The Eastern Sierra Interagency Visitor Center is the place to stop before any adventures to Mt. Whitney or the Mohave Desert. Pick up the necessary permits and get the latest weather information before heading out to the Mt. Whitney Portal. Set up camp at the Whitney Portal Campground and spend an afternoon exploring the Pacific Crest Trail and the John Muir Trail. The Whitney Portal Store is the last chance for supplies and food before settling in for dinner around the campfire and a good night’s sleep under the stars.

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Day Four

After snagging some freshly baked pastries and breads from Great Basin Bakery on your way through Bishop, keep heading north for Yosemite. Your first stop is the Yosemite Valley Visitor Center to get acquainted with the area and pick up maps and supplies.

Kids in your group will probably want to sign up to be a Yosemite Junior Ranger. Visit the Yosemite Museum and the Indian Village of Ahwahnee to experience the Valley’s cultural history before wandering out for yourself. Enjoy a 2-hour tour on the open-air tram, or take on a self-guided tour. Don’t miss Yosemite Falls and Bridal Veil Falls. Enjoy lunch beneath one of the most iconic cliffs in the area, El Capitan, and explore the Merced River at Happy Isles. Enjoy the interactive exhibits at the Nature Center at Happy Isles where participants can learn about the surrounding natural history.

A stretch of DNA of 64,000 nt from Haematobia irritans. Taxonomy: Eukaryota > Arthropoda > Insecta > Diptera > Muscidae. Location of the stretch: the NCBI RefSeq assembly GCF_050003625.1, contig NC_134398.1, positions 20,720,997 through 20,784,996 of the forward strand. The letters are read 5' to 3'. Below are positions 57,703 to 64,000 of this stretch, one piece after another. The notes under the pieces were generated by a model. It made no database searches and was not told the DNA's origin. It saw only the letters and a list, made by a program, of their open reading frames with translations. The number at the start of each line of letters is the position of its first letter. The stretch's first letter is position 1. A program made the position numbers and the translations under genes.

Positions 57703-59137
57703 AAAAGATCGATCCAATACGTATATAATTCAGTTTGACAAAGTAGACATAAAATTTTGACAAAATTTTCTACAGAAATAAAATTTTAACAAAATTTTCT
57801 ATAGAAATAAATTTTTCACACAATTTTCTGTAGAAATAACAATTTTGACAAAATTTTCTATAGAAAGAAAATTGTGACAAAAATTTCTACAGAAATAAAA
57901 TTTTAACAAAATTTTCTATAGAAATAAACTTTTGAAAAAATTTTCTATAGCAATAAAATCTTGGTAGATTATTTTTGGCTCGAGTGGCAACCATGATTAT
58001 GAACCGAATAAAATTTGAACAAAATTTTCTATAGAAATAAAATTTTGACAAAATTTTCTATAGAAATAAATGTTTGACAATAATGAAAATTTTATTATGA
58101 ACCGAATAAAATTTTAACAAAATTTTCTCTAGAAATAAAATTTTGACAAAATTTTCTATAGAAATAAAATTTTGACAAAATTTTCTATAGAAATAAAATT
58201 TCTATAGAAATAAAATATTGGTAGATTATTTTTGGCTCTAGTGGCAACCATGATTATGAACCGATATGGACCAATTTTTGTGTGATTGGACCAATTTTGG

Take a relaxing hike to Mirror Lake and enjoy stunning views of Half Dome and its reflection in Tenaya Creek. End the day at the Ahwahnee Hotel, a National Historic Landmark. Enjoy a locally sourced organic meal in the dining room or a cocktail in the lounge. The Ahwahnee Pub & Bar is the perfect place to unwind and enjoy live piano music. Book a room at the Ahwahnee or any of Yosemite’s other great lodging options with the Yosemite Bed and Breakfast package for a good night’s sleep and a hearty breakfast.

You can also choose to sleep under the stars at the Upper Pines Campground, which is located next to the trailheads for both the John Muir Trail and the Half Dome Trail.

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Day Five

If you’re lucky enough to be in the area after a recent rainfall, wake up bright and early for the chance to catch the morning light over Staircase Falls. The waterfalls are located just behind the Curry Village making it a great stop before grabbing breakfast at the Curry Village Pavilion. Stock up on trail snacks at the Curry Village Store and get ready to tackle one of Yosemite’s most well-known and strenuous hikes. Prepare in advance by visiting Eastside Sports in Bishop to pick up any last minute camping and backpacking gear.